Distribution: Debian Sid, OpenSUSE 13.1
Posts: 1,013

Rep: Reputation: 308Reputation: 308Reputation: 308Reputation: 308
Quote:
Originally Posted by widget View Post
Having a little problem with the concept that you can't launch a package from the root terminal under KDE. I admit that I am one of those folks with no use for KDE but I find this unlikely. And rather stupid. How the hell do you diagnose a problem without that option?
It's not a KDE concept, but rather a misconfiguration somewhere. I'm using KDE and I can launch any program as root, either from the menu, or from the CLI (with kdesudo or after logging in as root with sudo/su).

Cheers.
 
Old 05-01-2012, 10:39 PM   #12
widget
Senior Member
 
Registered: Oct 2008
Location: S.E. Montana
Distribution: Debian Testing, Stable, Sid and Manjaro, Mageia 3, LMDE
Posts: 2,261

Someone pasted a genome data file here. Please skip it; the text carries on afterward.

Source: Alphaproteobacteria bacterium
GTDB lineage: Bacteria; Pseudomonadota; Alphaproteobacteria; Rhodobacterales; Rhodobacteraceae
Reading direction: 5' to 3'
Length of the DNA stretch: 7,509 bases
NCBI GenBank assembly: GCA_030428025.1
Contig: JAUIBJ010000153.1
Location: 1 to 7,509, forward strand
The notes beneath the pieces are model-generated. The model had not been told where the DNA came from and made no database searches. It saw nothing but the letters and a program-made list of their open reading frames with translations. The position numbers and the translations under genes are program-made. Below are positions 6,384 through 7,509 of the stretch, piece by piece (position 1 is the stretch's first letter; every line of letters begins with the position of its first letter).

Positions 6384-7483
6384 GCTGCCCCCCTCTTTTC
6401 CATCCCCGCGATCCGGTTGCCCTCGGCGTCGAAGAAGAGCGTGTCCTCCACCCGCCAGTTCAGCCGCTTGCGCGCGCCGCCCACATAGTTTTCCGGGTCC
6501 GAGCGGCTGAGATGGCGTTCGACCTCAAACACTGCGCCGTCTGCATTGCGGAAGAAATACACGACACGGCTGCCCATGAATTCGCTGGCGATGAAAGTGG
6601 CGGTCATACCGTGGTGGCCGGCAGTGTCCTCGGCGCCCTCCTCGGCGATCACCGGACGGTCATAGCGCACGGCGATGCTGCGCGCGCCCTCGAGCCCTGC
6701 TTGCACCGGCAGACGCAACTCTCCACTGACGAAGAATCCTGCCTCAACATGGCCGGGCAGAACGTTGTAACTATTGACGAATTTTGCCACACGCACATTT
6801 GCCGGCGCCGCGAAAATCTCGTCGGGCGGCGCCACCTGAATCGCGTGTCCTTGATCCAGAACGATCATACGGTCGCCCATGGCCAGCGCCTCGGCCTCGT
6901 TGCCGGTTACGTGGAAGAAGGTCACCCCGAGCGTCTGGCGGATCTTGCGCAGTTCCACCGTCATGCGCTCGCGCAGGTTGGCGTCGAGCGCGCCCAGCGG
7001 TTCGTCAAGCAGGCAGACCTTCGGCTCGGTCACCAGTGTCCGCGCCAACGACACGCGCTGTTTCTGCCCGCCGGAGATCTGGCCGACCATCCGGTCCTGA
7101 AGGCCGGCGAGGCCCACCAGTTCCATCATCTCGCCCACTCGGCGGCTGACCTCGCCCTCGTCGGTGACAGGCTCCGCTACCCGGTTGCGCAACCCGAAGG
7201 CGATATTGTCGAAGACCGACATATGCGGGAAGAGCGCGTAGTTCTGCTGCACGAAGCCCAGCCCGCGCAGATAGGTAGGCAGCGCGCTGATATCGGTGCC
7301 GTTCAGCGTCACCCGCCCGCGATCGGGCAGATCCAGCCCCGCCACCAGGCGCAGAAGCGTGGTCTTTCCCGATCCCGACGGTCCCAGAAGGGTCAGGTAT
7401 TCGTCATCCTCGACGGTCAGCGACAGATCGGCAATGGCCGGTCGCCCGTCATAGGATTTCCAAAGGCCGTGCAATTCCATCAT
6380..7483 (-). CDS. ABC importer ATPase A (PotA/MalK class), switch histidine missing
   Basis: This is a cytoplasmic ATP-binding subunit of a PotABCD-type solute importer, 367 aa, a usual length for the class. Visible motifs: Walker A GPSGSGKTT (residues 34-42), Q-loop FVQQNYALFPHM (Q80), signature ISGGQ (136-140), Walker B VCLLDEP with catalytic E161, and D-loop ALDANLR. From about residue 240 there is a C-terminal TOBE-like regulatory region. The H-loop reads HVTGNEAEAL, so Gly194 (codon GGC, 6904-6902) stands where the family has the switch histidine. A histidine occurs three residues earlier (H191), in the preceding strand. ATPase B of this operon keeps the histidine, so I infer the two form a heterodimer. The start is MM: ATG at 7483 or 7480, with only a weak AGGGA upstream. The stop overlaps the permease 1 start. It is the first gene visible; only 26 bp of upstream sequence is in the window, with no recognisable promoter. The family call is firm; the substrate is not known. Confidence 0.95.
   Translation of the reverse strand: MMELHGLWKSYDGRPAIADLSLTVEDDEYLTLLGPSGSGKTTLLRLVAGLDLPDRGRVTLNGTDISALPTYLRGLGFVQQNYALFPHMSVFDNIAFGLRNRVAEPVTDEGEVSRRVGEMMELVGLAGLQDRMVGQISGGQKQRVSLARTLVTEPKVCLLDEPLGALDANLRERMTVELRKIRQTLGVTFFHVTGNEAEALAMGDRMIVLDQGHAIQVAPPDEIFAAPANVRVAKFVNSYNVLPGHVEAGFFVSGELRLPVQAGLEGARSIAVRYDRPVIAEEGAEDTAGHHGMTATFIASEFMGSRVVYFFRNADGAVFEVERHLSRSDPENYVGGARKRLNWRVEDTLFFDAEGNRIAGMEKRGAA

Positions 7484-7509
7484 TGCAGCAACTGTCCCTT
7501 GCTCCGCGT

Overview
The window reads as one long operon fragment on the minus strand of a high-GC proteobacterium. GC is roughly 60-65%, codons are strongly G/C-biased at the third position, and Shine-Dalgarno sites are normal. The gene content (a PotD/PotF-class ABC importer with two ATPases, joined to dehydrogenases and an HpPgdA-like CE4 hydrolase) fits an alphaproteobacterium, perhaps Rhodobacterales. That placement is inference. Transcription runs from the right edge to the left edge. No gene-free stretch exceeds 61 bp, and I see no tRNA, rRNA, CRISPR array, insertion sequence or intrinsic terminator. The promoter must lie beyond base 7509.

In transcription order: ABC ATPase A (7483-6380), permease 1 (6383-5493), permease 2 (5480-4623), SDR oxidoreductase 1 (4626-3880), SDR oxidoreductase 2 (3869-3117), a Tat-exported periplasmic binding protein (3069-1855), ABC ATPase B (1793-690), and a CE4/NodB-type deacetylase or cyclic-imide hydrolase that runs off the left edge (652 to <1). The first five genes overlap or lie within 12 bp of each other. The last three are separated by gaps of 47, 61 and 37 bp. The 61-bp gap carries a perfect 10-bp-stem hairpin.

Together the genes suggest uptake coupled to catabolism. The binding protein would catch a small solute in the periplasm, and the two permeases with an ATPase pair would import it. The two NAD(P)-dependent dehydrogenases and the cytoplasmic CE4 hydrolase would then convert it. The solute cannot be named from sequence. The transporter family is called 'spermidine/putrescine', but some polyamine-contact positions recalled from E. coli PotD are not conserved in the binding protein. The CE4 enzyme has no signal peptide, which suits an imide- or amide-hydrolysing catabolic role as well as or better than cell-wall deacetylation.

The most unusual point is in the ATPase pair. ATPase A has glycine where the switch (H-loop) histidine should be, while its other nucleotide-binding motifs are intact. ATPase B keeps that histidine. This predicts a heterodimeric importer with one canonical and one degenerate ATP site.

Rep: Reputation: 371Reputation: 371Reputation: 371Reputation: 371
Quote:
Originally Posted by odiseo77 View Post
It's not a KDE concept, but rather a misconfiguration somewhere. I'm using KDE and I can launch any program as root, either from the menu, or from the CLI (with kdesudo or after logging in as root with sudo/su).

Cheers.
That is a relief. While I do not like KDE it is a Linux DE. Runs on the same kernel and underlying foundation. Disabling such a basic native tool would be a real job of work.

Just can't imagine any DE project doing such a stupid thing.

I usually keep somethiing on here that has KDE as the DE. People obviously like it. If I am showing off Linux I want, at least, Gnome, KDE and Xfce on here. Usually have Lxde too.

Am moving away from Lxde in favor of OB with the Xfce4.8 panel.

Some DE in that bunch should appeal to anyone adventurous enough to even think of switching to Linux. I don't care what they use as a DE. It is their box.

It does need to be Linux. That means, use it or not, the terminal needs to be fully functional.
 
Old 05-02-2012, 12:04 AM   #13
edbarx
Member
 
Registered: Sep 2010
Distribution: Used Debian since Sarge. (~2005)
Posts: 350

Original Poster
Rep: Reputation: 18